Examining the Impact on the Family Managing a Depressed/Suicidal Member at Home

2.50
Hdl Handle:
http://hdl.handle.net/10755/150127
Type:
Presentation
Title:
Examining the Impact on the Family Managing a Depressed/Suicidal Member at Home
Abstract:
Examining the Impact on the Family Managing a Depressed/Suicidal Member at Home
Conference Sponsor:Sigma Theta Tau International
Conference Year:2003
Author:Nosek, Cheryl, RN, DNS
P.I. Institution Name:Daemen College
Title:Assistant Professor
Depression is a serious mental illness that affects many American families each year, carrying with it a risk for suicide. The current managed mental health system has restricted inpatient days allowed for depressed/suicidal patients. They are discharged while still acutely ill, placing their families in the position of managing their care when there is continuing lethality. Objective: The purposes of this study were to examine the impact of caring for a depressed/suicidal family member and to understand the process(es) families use to manage this care. Design: A qualitative design was utilized. Data were collected via audiotaped interviews in the families’ homes. Population, Sample, Setting: Purposeful sampling was employed to recruit 17 family members for primary interviews. Secondary interviews were conducted with three of these families to confirm the initial findings. Method: The Grounded Theory method (Glaser & Strauss, 1967) was used for data collection and analysis. Findings: The data provided evidence of a significant impact on these families, which was affected by the amount of time spent with the depressed/suicidal member and the degree of risk for suicide. The data analysis also revealed the basic social process of MAINTAINING VIGILANCE THROUGH MANAGING. A theoretical model emerged that depicts this ongoing, cyclical process by which families manage their depressed/suicidal member at home. Families begin this process at a point of not knowing. They move on to identifying, gaining awareness, then knowing or understanding. This allows them to take action, which is followed by watching/waiting. They then return to gaining awareness armed with new knowledge/understanding. Implications: An important implication for nursing is that these families desperately need to be involved in the care provided. To preserve the integrity of these families, they need support and assistance in developing strategies to assist in the ongoing care of their depressed/suicidal member.
Repository Posting Date:
26-Oct-2011
Date of Publication:
17-Oct-2011
Sponsors:
Sigma Theta Tau International

Full metadata record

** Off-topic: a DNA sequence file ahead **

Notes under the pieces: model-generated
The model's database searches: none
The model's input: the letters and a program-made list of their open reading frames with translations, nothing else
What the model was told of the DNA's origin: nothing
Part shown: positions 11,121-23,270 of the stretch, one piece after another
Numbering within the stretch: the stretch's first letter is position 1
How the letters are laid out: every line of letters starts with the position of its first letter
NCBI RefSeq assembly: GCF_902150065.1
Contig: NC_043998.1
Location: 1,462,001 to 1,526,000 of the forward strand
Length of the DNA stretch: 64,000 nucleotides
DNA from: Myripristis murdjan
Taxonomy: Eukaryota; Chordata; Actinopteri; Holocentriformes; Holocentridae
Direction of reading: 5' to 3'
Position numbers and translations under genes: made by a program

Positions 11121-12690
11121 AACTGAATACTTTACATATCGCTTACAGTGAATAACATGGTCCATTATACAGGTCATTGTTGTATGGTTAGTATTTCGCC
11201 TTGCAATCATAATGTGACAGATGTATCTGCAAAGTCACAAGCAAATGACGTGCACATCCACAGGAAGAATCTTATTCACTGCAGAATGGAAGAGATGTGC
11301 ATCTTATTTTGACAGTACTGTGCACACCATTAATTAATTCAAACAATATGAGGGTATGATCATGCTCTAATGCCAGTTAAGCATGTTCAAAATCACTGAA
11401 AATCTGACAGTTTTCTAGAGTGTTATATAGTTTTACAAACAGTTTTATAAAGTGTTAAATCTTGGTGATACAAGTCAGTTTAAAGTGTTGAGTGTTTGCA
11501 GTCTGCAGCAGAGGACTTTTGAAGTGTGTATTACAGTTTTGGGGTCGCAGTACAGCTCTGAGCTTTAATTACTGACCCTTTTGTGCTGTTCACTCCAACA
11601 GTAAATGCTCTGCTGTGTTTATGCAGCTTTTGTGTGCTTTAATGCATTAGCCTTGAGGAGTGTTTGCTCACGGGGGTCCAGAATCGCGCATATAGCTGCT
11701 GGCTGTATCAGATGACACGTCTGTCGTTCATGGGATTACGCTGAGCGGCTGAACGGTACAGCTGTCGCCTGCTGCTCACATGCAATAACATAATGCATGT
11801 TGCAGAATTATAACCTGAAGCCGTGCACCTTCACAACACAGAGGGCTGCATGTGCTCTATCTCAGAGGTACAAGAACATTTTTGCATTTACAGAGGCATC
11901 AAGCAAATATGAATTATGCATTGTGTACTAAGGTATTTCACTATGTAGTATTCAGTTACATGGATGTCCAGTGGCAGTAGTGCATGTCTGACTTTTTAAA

DC FieldValue Language
dc.typePresentationen_GB
dc.titleExamining the Impact on the Family Managing a Depressed/Suicidal Member at Homeen_GB
dc.identifier.urihttp://hdl.handle.net/10755/150127-
dc.description.abstract<table><tr><td colspan="2" class="item-title">Examining the Impact on the Family Managing a Depressed/Suicidal Member at Home</td></tr><tr class="item-sponsor"><td class="label">Conference Sponsor:</td><td class="value">Sigma Theta Tau International</td></tr><tr class="item-year"><td class="label">Conference Year:</td><td class="value">2003</td></tr><tr class="item-author"><td class="label">Author:</td><td class="value">Nosek, Cheryl, RN, DNS</td></tr><tr class="item-institute"><td class="label">P.I. Institution Name:</td><td class="value">Daemen College</td></tr><tr class="item-author-title"><td class="label">Title:</td><td class="value">Assistant Professor</td></tr><tr class="item-email"><td class="label">Email:</td><td class="value">cnosek@adelphia.net</td></tr><tr><td colspan="2" class="item-abstract">Depression is a serious mental illness that affects many American families each year, carrying with it a risk for suicide. The current managed mental health system has restricted inpatient days allowed for depressed/suicidal patients. They are discharged while still acutely ill, placing their families in the position of managing their care when there is continuing lethality. Objective: The purposes of this study were to examine the impact of caring for a depressed/suicidal family member and to understand the process(es) families use to manage this care. Design: A qualitative design was utilized. Data were collected via audiotaped interviews in the families&rsquo; homes. Population, Sample, Setting: Purposeful sampling was employed to recruit 17 family members for primary interviews. Secondary interviews were conducted with three of these families to confirm the initial findings. Method: The Grounded Theory method (Glaser &amp; Strauss, 1967) was used for data collection and analysis. Findings: The data provided evidence of a significant impact on these families, which was affected by the amount of time spent with the depressed/suicidal member and the degree of risk for suicide. The data analysis also revealed the basic social process of MAINTAINING VIGILANCE THROUGH MANAGING. A theoretical model emerged that depicts this ongoing, cyclical process by which families manage their depressed/suicidal member at home. Families begin this process at a point of not knowing. They move on to identifying, gaining awareness, then knowing or understanding. This allows them to take action, which is followed by watching/waiting. They then return to gaining awareness armed with new knowledge/understanding. Implications: An important implication for nursing is that these families desperately need to be involved in the care provided. To preserve the integrity of these families, they need support and assistance in developing strategies to assist in the ongoing care of their depressed/suicidal member.</td></tr></table>en_GB
dc.date.available2011-10-26T10:17:07Z-
dc.date.issued2011-10-17en_GB
dc.date.accessioned2011-10-26T10:17:07Z-
dc.description.sponsorshipSigma Theta Tau Internationalen_GB
All Items in this repository are protected by copyright, with all rights reserved, unless otherwise indicated.